We have spent the last three weeks reviewing some of the major lessons that we have learned at Context Leadership Group over the last couple of years. There has been so much change in our culture and in our churches that it’s hard to keep up. Here is what we know for sure, the future of the church is in God’s hands. That should let us sleep at night.
God’s sovereign hold on the church does not mean that we can sit back and do nothing. We need to lead our churches into the future with a plan. That is what this series is about. We’ve talked about getting better and getting organized. Now it’s time to get cheaper. Churches across the country have seen significant downturns in giving and I think the trend will only continue as time goes on. So how do we respond?
In two ways, first, we need to continue to disciple our people in giving and call people to sacrifice. That’s the “supply side” so to speak. But we also need to rethink how we spend our money to reflect better the realities of our church budgets and the shifting priorities of our churches.
The decline we are seeing in attendance numbers across the country has yet to be reflected in the giving at most churches. This is likely because most of the people who were shaken loose from their church-going habits were fringe people who didn’t give meaningfully in the first place. We should resist the temptation to write those people off “because they weren’t really with us,” mainly because they are humans made in the image of God and in need of the gospel, but (in case you need another reason) they are also the most likely people to come back to your church when and if everything settles back down.
The decline in attendance, increasingly secularized and hostile culture, aging congregations, an uncertain economy, and the fact that giving was already declining nationwide means we need to start getting cheaper. We should expect that our giving will decline at a rate slightly slower than attendance, similar to how giving tends to lag behind attendance growth. I’d expect most church budgets to be slashed by at least 25% across the board in the next 5-10 years.
The first two ideas addressed this issue from a “top line” perspective. We need to get better and get organized so that we don’t shrink but can actually grow in the coming years. Our top line is all revenue and that tracks with church commitment. This section is about the bottom line. If our revenue was to decrease by 25% over the next 5 years, how should our spending be adjusted so that we can keep the doors open? I have some ideas.
First, most churches spend most of their budget on staff costs. This, combined with the fact that the second largest cost is often facilities and those are usually fairly fixed means that staff cuts should come first. The mistake I often see pastors make is to cut cheap people first, who are most often administrators and support people. I think this is a huge mistake.
Administrators make easy targets because they are mostly in the background and the congregation is less likely to feel their loss emotionally. They are also often not the breadwinners of their families so that makes it an easier cut to make. Easier doesn’t mean better and in this case, it means worse. Your first cuts should be your most expensive people, pastors.
Pastors tend to make more money, which means that you can cut one pastor and save as much money as two to three support staff. I know this sounds calculated, but we are trying to survive the apocalypse here. We have to be strategic about how to do that and cutting expensive things, even if they are valuable, is far more strategic.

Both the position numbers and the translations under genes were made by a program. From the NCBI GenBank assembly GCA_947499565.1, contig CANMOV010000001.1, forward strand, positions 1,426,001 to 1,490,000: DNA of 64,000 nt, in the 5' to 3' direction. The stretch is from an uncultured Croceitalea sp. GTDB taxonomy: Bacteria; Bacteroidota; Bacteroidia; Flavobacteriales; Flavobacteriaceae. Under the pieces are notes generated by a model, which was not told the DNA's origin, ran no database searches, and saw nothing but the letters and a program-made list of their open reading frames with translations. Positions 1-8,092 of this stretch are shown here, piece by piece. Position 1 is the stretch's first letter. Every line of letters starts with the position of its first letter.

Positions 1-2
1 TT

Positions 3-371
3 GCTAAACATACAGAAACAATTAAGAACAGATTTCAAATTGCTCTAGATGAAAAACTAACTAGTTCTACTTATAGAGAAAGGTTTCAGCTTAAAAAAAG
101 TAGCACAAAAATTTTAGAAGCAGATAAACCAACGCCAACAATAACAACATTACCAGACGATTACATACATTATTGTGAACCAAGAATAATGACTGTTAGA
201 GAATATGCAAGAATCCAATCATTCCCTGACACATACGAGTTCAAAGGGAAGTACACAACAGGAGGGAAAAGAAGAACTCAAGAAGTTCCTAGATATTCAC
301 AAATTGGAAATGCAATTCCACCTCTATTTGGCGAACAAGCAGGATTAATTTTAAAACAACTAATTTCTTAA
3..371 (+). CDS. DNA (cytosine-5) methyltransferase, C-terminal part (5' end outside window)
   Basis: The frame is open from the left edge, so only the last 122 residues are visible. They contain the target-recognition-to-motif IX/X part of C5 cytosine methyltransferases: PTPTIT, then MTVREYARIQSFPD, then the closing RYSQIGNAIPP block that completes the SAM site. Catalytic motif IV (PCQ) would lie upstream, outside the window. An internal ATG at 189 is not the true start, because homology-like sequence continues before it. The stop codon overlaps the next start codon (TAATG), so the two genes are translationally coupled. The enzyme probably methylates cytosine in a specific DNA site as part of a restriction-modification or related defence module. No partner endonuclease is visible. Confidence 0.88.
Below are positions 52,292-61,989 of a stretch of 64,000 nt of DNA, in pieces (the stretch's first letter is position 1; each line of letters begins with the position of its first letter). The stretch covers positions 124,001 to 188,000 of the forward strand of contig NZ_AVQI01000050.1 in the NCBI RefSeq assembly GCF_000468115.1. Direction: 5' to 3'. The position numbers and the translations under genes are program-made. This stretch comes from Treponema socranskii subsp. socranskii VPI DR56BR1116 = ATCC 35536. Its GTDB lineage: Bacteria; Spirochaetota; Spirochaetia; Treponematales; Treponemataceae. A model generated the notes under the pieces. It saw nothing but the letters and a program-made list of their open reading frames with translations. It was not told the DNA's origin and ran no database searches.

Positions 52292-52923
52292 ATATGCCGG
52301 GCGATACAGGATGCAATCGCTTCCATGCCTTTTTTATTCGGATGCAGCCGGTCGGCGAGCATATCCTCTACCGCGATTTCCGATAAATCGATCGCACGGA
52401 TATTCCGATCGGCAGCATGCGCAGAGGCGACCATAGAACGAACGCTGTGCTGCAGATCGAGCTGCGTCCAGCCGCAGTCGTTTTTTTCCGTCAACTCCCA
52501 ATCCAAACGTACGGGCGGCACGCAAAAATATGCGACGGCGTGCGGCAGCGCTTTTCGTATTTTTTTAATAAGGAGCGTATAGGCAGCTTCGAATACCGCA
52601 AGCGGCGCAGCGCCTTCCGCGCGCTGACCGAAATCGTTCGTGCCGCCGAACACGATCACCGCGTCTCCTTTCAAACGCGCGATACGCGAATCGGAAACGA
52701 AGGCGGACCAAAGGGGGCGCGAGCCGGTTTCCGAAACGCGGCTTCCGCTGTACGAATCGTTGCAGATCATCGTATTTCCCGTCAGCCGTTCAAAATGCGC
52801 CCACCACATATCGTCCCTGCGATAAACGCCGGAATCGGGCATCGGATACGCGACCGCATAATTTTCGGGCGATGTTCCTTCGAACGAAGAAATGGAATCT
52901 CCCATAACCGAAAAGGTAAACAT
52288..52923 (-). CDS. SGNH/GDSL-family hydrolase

Additionally, administrators are the ones largely responsible for making sure processes run smoothly and things get done. If you fire those people, not only will you not save as much money, you will have a much harder time getting more organized so that things don’t fall through the cracks.
If you think administrators aren’t valuable (you’re wrong), think of them this way. If you hire an assistant, who are you multiplying? You! Paying an assistant $20/hour is a great way to add more pastoral time to your calendar. You are likely the most effective leader on your team, which means that when you hire an administrative assistant, you are adding to the most effective leader for $20/hour. So, when you fire that person to cut costs, you are not only saving less money, you are making yourself less effective.
I know your pastors are valuable and they are your friends. I get how hard this would be. But not only are administrators very valuable, but it’s also far easier to find men in your church who want to be elders and will share the pastoral load with you than it is to find capable people who are willing to manage systems and processes. Do you know all that leadership time you gained by hiring an assistant? Spend it on leadership development and get yourself some lay elders to share the work with.
Staff is by far the easiest place to cut fat from your budget. But it's not the only place. There is likely fat in your ministry budgets and facility costs that you can trim as well. Be ruthless at first and cut as many nonessential ministry and facility costs as possible. It's easy to add them back down the road if your giving doesn’t decline as much as you expected.
The one area to not cut is savings. We recommend that you work with an 80/10/10 budget. 80% of your giving should be spent on ministry expenses (staff, facilities, ministry), 10% should be given away and 10% should be saved. You will want a nest egg to sit on in case things get bad or an opportunity fund if the right thing comes along in the next ten years. Not everyone can do this right away but the 80/10/10 budget should be your long-term goal.